In Korea, Autumn lasts months. Its wonderful, the leaves are still changing and colorful. I'm happy to have nice weather still. Of course Thanksgiving isn't exactly a holiday here, we still have to work.

As for the concern about the artillery fire earlier this week... I am not to worried, and don't think you should be either. Life is continuing on as normal here. I am registered with the US Embassy, and if there is an evacuation, I will be the first to know. Yes, it is the most serious threat since the Korean War, but I believe all parties involved will be rational and show restraint. My plan is to be in Korea until next August, and as of now, that is not changing. Obviously, if the situation becomes untenable, I will put my safety first. As of now, thats all I know. Keep Korea in your thoughts, watch the news, and eat some mashed potatoes for me on Thanksgiving!

November 14, 2010

Sweet Potato Farm

November's field trip was a day at Goo-Am Village, the folk village I went to in September on the Daegu City Tour. We were going to dig up potatoes with the kindergarten students.

Michelle, our director, is showing the kids how to use the tools for digging up potatoes.


The village is on beautiful Palgong Mountain.

Joanne, my coworker, helping the kids pack their bags for optimal potato fitting. She's traveled all over and is truly kind and intelligent. Joanne really is one of my favorite people at St. Louis.


Wini and Mina - Wini is one of our newer students. I teach their class first, and they are always diligent and excited to learn .


This is my wonderful homeroom class, K-E

Korean style swings, the kids loved them. I was worried they were going to wipe out jumping off of them, but luckily there were no injuries.


Cindy and Julia, their class is awesome.

We were finding bugs.

Earlier this month I realized I have now been in Korea for over 100 days. This means that I've been in Korea for over three months, which leaves nine more here. I feel like I have established a life here. Its nice to have groups of friends and people I can count on. I've met so many people from all around the world, it really is an amazing experience. I have had friends leave, which is hard, but am comforted knowing that most of my close friends here will be here at least another 6 to 9 months with me. Its nice to be able to say that I am happy with my life.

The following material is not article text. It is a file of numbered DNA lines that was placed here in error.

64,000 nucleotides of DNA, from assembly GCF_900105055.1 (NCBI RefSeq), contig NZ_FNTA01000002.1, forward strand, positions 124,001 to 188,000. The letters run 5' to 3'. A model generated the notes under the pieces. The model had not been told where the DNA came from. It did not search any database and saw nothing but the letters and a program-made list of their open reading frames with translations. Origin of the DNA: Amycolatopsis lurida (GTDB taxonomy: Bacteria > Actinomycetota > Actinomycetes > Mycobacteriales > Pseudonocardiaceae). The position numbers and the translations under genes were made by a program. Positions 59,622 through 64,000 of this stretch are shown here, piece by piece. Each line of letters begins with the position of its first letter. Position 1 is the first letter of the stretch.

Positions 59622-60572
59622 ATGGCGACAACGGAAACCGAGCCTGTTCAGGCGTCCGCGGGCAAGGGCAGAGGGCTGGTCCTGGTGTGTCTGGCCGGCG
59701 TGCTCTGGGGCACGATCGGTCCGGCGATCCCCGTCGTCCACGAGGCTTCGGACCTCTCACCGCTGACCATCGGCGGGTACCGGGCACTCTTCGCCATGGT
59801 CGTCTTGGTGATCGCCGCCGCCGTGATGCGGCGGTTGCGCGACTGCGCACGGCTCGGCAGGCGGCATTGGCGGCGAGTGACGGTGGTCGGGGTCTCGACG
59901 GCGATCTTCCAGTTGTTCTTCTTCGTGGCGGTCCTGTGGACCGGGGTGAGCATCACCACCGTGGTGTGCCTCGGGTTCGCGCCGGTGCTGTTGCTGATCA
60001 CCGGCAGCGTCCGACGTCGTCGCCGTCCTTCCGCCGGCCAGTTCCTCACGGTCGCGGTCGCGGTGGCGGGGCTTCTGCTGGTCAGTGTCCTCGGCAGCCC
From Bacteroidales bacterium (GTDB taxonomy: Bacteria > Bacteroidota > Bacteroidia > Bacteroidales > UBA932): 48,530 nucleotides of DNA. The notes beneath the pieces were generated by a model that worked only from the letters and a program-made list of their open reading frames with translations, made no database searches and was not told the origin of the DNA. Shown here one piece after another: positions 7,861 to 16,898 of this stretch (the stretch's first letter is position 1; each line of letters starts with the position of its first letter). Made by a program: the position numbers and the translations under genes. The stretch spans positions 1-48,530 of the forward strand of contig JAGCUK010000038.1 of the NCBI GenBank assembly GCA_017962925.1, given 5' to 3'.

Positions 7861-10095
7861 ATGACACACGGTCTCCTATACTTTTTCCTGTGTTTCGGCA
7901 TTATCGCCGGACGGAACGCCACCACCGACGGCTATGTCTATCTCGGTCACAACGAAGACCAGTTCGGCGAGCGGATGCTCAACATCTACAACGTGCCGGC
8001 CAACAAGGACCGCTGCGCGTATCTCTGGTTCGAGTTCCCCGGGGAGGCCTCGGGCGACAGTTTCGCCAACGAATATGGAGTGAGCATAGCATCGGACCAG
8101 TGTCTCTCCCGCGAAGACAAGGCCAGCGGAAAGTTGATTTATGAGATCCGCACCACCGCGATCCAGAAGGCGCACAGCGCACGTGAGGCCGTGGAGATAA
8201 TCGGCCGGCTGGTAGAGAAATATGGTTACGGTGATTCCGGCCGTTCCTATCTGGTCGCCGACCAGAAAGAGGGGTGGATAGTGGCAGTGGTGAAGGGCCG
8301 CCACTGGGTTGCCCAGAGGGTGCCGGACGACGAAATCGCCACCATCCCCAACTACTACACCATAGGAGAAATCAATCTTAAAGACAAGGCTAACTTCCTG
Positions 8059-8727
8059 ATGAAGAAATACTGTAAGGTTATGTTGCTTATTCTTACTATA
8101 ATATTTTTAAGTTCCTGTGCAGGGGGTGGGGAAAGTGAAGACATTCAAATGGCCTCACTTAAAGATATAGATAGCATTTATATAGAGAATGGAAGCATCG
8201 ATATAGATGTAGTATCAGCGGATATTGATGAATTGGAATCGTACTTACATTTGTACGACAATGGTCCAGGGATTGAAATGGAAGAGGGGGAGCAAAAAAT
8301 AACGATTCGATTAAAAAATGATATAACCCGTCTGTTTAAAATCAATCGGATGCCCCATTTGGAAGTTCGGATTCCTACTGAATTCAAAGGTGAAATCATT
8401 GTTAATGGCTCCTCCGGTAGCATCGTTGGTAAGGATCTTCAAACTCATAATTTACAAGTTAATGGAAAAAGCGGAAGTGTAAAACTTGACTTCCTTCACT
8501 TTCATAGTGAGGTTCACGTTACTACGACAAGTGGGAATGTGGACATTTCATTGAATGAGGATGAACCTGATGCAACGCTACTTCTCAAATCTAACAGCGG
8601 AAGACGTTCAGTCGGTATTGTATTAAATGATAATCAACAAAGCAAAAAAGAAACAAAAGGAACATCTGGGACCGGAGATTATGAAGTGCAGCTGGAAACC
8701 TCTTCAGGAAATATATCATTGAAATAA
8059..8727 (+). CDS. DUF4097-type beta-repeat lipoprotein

November 8, 2010

Daegu in the Fall


It is fall in Korea, and I couldn't be happier about it.


This weekend I went hiking with my friend Evan in Daegu. We were attempting to climb a trail to Gatbawi, which is a famous Buddha statue, but didn't end up making it to the top. Its a pretty long trail, we started late in the day, and didn't prepare for it ahead of time.


We did end up making it to a beautiful temple, however, which I loved.


This is Evan. Don't let the backpack fool you, it did not hold hiking gear.







Evan took this picture of me. I like it a lot, even though I look awkward in it.


The following day I went to the Daegu Arboretum with Corinne and Shelley.



There was some sort of festival going on there that we were unaware of, but it involved giant flower animals.


A dragonfly landed on Corinne and wouldn't leave her shirt. I think its a beautiful brooch.


There was also a huge glass greenhouse with cacti. It reminded me of the Frederick Meijer Gardens, which I miss.



This is Shelley. We threw leaves in the air together, it was great.




Corinne took this picture for me, so I could show you guys some more Korean food. We went out for Gamjatang, or hangover soup. It is made with pork spine, and you have to use the chopsticks to pull off the meat to eat it. It is really spicy and delicious.

For those that might be wondering, I have finished my 3rd month in Korea. The weather is great here still, not too cold. I have a bit of a cold, but the health care here is pretty cheap, so I'll see a doctor this week. I love Korea still. My students are wonderful, and I have made some great friends. My cat is the sweetest thing. My parents, sister, and I are going to Thailand in six and a half weeks. I am excited already.